‘We Met in Virtual Reality’ finds love in the metaverse

Deepak Gupta
Deepak Gupta January 22, 2022
Updated 2022/01/22 at 12:43 AM

Mark Zuckerberg’s vision of a sanitized, hypercapitalist metaverse will likely never be as compelling or idiosyncratic as VRChat, the virtual reality community that has been home to fans of anime, Furries, and a host of other subcultures since 2014. We met in Virtual Reality, the first documentary filmed entirely in VRChat, which premiered today at the Sundance Film Festival.

There’s no way Zuck’s metaverse will let people wear trademarked avatars without paying a ton, frequent exotic clubs to receive (or give) virtual lapdances, or let users build whatever the hell they want. VRChat, as portrayed by , is basically a proto-metaverse where anything is possible. And for many, it has served as a crucial social hub during the pandemic, a place where they can forget about the world, relax with friends and perhaps find love.

But of course this has been the nature of virtually every online community. We are social animals – people have always been able to connect through BBS, IRC, Usenet and the plethora of forums and chat services that populated the early Internet. I spent most of the 90s in anime and gaming chat rooms, the kind of places that today’s online youngsters would probably find strange. Still, the people I met there helped me survive the worst parts of middle and high school. These relationships and the internet itself have shaped me into who I am (for better or for worse).

We met in Virtual Reality proves that the unbridled and experimental sense of the online community is still alive and well today, despite Big Tech’s relentless consolidation. But now, instead of looking at tiny CRT monitors, people are using VR headsets to explore fully realized environments. Hardcore VRChat users are also investing in powerful computing equipment, as well as upgrades like finger and full-body tracking. Back in the 90s, I was grateful to have an extra 16MB of RAM so I could have more than one browser window open. Today, VRChat devotees can communicate using American Sign Language or have their anime avatars show off their belly dancing skills.

Hunting approaches her affairs with an anthropologist’s eye, without any judgment towards her sometimes ridiculous avatars (all anime girls need to have jiggly, Dead or alive-physical level of boobs?). We met in Virtual Reality It starts out as a laid-back movie – we follow a group of friends as they sip virtual drinks and ride rough-built VR cars – but quickly moves beyond the novelty of its setting. One person credits his VRChat girlfriend for helping them “mute” after being silent for two years. An exotic artist explains that being able to dance for people on VRChat helped her grieve through a family tragedy and manage a bout of alcoholism.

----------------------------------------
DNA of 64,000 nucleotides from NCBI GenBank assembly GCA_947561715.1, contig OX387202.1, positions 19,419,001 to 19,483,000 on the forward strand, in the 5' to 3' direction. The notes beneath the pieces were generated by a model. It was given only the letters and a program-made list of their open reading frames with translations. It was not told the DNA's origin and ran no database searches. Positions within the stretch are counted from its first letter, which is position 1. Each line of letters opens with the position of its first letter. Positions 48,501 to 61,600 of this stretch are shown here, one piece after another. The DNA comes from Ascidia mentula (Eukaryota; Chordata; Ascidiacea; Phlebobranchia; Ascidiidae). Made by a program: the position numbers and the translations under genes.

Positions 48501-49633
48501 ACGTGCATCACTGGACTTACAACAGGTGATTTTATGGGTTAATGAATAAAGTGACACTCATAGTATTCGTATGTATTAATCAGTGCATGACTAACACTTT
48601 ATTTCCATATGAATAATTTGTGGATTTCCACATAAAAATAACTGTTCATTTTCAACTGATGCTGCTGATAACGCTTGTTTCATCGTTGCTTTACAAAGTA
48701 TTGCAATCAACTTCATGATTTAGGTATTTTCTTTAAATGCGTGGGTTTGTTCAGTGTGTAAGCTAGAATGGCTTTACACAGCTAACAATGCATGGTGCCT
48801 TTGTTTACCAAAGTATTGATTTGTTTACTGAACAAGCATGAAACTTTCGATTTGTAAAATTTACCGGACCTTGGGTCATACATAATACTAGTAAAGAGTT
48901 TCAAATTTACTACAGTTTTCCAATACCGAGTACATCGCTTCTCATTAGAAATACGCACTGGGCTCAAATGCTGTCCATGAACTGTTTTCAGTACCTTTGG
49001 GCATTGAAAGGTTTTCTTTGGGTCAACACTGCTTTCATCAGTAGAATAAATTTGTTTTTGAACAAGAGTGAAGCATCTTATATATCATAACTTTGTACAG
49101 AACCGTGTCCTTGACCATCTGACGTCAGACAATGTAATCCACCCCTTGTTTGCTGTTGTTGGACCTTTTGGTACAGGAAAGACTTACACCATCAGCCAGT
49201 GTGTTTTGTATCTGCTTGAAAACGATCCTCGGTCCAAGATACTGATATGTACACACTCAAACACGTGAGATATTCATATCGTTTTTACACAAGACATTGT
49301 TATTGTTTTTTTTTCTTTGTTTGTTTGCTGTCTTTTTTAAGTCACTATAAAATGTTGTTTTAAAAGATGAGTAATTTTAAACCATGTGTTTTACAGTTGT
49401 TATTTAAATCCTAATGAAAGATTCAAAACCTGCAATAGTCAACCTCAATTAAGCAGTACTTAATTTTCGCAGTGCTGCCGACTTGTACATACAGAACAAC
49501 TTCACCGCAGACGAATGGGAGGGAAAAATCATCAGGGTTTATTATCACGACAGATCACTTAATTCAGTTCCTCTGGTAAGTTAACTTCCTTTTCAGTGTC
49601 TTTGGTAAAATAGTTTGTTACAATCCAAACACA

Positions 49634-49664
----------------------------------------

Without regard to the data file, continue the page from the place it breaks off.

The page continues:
We met in Virtual Reality

Joe Hunting

The film chronicles how that exotic dancer, a young girl based in the UK, formed a romantic relationship with another VRChat user in Miami. These types of cyber relationships are nothing new, but the VR platform has allowed them to do much more than exchange links and memes over instant messages. They could exist in a space together, go to new environments every night. I won’t spoil where things end up for the couple, but I can say it wouldn’t have been as effective outside of VR.

We met in Virtual Reality effectively conveys why people would gravitate towards VRChat, especially during a pandemic. But it doesn’t fully capture the wonder of exploring these environments yourself. Watching people hop on a virtual roller coaster isn’t nearly as exciting as doing it, where your entire field of vision is covered and you can easily get vertigo. But I don’t blame Hunting too much for that; his job was to summarize the VR experience so people could enjoy it on a 2D screen, and the film is more successful in that regard. The film was shot using a virtual camera that can mimic all the functionality of a typical shooter, from focus points to aperture levels. So even though it’s produced in an alien environment that most people aren’t familiar with, it still feels like a traditional documentary.

Hunting has spent the last few years making VR documentaries, starting with a few short films, as well as the . It is clear from We met in Virtual Reality that he’s not just jumping into the community for a quick story. Instead, he sees the humanity behind virtual avatars and connections. These people aren’t just escaping their lives with VR – their lives are becoming richer because of it.

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